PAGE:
Supply’s Long Distance Driver Fatigue Tips
Updated: Sep 29
If your not driving every day, chances are your going to get tired much quicker than someone that drives regularly. It usually takes a couple of weeks to become conditioned to driving long distances.
Sleep debt works both ways, if you sleep eleven hours tonight, I'm sure tomorrow you will be up later than usual. Same goes for the latter. If you stay up driving half the night. Be prepared to give your body a long rest the next night to repay that debt.
If you need to drive when your usually sleeping, After a couple of hours it's going to become very difficult to drive safely when your body keeps telling you it's time for bed. The level of fatigue is equivalent to a drunk driver, understand that.
If you have the flu and your feeling run down, driving long distance can be extremely risky. Take it from someone that fell asleep at the wheel under these exact circumstances only one hour out of town.
When you start to show signs of fatigue, it’s time to find a safe place to pull over. If you can’t pull up I suggest you get cold air on your face immediately, stomp your feet, pump your hands, rotate your shoulders ~ get the circulation in your body moving. No one will tell you this but find something to think about that makes you angry or emotional in some way. If you are getting too fatigued and you can't pull over you gotta go into survival mode. Keep your self a bit too cold, a bit too uncomfortable and a emotional because that’s how you stay awake. If your relaxed, comfortable and warm you body will naturally assume it's in a safe place and go to sleep.
If you decide to take a nap, it’s unlikely you will sleep for 7-8 hours on the side of the freeway. You need to get 15 min to 2 hours in. Then you should be right to make another leg of the journey. If you need another 30 minute an hour down the road, then so be it.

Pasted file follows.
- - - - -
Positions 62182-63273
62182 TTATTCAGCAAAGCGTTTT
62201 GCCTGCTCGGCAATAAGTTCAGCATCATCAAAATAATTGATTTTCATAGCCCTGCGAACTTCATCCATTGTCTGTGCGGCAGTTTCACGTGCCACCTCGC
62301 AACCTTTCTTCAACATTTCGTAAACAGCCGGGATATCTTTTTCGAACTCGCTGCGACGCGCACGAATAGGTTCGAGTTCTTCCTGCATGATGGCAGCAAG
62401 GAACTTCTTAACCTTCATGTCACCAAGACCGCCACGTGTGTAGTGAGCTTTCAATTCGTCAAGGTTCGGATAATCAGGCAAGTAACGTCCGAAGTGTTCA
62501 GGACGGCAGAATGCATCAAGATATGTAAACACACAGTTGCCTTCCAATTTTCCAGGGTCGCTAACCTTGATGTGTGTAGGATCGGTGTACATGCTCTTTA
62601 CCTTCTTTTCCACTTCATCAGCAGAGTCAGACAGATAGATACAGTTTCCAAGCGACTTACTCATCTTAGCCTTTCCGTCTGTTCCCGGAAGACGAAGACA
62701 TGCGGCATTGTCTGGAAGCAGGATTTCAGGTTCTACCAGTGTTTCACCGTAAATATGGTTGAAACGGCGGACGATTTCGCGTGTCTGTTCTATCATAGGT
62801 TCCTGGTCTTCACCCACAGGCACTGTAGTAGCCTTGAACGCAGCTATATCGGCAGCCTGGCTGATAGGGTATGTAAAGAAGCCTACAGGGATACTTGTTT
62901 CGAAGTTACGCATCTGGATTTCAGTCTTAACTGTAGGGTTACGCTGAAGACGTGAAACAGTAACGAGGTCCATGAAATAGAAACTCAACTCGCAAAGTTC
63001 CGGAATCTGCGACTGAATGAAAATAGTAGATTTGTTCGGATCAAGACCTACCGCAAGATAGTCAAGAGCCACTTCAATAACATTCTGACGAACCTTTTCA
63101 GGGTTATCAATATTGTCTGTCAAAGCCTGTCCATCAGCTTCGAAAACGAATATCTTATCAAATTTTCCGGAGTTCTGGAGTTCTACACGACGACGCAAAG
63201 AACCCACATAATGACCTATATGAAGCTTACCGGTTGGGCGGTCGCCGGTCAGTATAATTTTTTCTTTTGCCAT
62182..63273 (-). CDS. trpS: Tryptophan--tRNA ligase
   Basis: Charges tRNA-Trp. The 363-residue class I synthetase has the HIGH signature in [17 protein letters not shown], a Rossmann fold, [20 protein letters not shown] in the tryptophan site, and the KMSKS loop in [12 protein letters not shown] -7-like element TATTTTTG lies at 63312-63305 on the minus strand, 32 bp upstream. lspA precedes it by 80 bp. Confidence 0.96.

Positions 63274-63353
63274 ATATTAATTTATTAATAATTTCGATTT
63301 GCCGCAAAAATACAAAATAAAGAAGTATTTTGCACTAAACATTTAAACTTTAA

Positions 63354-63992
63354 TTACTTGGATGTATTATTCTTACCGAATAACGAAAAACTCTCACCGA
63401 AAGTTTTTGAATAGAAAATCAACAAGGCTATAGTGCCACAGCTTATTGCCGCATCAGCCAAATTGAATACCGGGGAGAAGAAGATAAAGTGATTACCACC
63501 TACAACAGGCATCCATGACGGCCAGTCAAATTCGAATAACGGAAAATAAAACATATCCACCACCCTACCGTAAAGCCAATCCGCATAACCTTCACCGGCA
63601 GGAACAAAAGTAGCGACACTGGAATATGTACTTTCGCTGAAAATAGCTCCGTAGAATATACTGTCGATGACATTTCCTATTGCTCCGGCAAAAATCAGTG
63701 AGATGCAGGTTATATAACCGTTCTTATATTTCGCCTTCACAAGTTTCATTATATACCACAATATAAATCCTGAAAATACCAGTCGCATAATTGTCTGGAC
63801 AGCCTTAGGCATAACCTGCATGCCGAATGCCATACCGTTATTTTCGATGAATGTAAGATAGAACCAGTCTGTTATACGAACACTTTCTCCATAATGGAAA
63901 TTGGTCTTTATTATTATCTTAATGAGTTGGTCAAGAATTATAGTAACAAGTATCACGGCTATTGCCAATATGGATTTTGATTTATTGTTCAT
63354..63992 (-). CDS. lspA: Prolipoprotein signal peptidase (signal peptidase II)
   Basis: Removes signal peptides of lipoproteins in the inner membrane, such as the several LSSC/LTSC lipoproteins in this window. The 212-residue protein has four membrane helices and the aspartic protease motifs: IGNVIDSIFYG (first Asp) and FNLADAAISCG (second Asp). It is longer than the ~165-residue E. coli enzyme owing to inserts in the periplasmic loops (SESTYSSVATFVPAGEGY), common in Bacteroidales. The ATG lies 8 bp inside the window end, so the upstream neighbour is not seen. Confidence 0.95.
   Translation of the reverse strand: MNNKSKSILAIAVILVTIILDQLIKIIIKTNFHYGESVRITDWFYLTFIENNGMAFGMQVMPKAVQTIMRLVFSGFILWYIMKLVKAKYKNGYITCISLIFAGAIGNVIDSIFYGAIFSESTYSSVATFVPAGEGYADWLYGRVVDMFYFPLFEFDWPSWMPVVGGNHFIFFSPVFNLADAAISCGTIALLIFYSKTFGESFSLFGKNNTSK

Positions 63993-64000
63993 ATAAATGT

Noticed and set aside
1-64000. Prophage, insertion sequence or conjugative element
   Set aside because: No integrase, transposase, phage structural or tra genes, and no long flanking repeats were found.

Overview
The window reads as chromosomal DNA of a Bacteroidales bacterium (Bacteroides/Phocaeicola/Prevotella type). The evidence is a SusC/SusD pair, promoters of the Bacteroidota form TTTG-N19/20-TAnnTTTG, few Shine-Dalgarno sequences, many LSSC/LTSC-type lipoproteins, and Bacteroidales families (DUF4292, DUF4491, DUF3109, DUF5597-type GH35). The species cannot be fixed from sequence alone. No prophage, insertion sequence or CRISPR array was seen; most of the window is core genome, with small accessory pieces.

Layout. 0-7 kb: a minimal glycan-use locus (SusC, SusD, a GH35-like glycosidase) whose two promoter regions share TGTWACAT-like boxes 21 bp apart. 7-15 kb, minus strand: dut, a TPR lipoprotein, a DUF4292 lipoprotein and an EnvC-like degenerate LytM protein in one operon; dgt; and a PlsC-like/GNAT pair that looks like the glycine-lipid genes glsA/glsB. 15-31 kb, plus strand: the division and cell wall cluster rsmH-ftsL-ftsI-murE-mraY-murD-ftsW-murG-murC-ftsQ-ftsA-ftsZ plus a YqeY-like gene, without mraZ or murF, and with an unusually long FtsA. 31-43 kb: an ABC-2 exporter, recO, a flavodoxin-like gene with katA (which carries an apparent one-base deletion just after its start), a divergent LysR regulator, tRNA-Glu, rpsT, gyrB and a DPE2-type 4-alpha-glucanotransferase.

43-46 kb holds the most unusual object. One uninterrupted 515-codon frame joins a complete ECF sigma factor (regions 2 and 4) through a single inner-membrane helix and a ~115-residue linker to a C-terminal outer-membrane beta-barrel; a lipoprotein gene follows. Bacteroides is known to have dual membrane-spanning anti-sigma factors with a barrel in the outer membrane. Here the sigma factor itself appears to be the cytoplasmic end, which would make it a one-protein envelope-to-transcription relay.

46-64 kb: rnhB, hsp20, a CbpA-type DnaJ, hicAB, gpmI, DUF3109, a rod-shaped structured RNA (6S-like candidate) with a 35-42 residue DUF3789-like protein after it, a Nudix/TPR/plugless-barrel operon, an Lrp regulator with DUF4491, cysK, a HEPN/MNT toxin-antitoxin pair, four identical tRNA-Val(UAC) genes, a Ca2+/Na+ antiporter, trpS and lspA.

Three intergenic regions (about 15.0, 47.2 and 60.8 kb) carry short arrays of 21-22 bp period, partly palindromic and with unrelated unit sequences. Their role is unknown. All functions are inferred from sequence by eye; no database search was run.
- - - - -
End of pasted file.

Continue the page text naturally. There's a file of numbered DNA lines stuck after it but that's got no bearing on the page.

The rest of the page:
Take your journey in 1-3 hour stages. Pull up regularly for a stretch and a little walk. Plan our where your going to stop otherwise you will likely procrastinate and keep going.
You won't be a better driver for getting home sooner and putting your life at risk to do it. Home is a wonderful place but it's not going anywhere. Better to get home six hours late than not at all. Sometimes the hardest thing to do is learn to take your time and make smart decisions. And it's this thinking that sets Hotshot Drivers apart from the city boys.
Nobody knows their limits until it’s usually too late. Nobody knows how fatigue effects them until they are in danger of falling asleep at the wheel. I promise you, if you ever fall asleep at the wheel, it will be something you will never forget because it will scare the hell out of you. Everyone thinks they can just keep pushing them selves, until they can’t, until they almost kill them self and possibly kill someone else. I've experience great drivers stop driving and change career's because they got a scare and they realized they were not in control of their fatigue as much as they thought.
No delivery, no job and no amount of money is worth your life.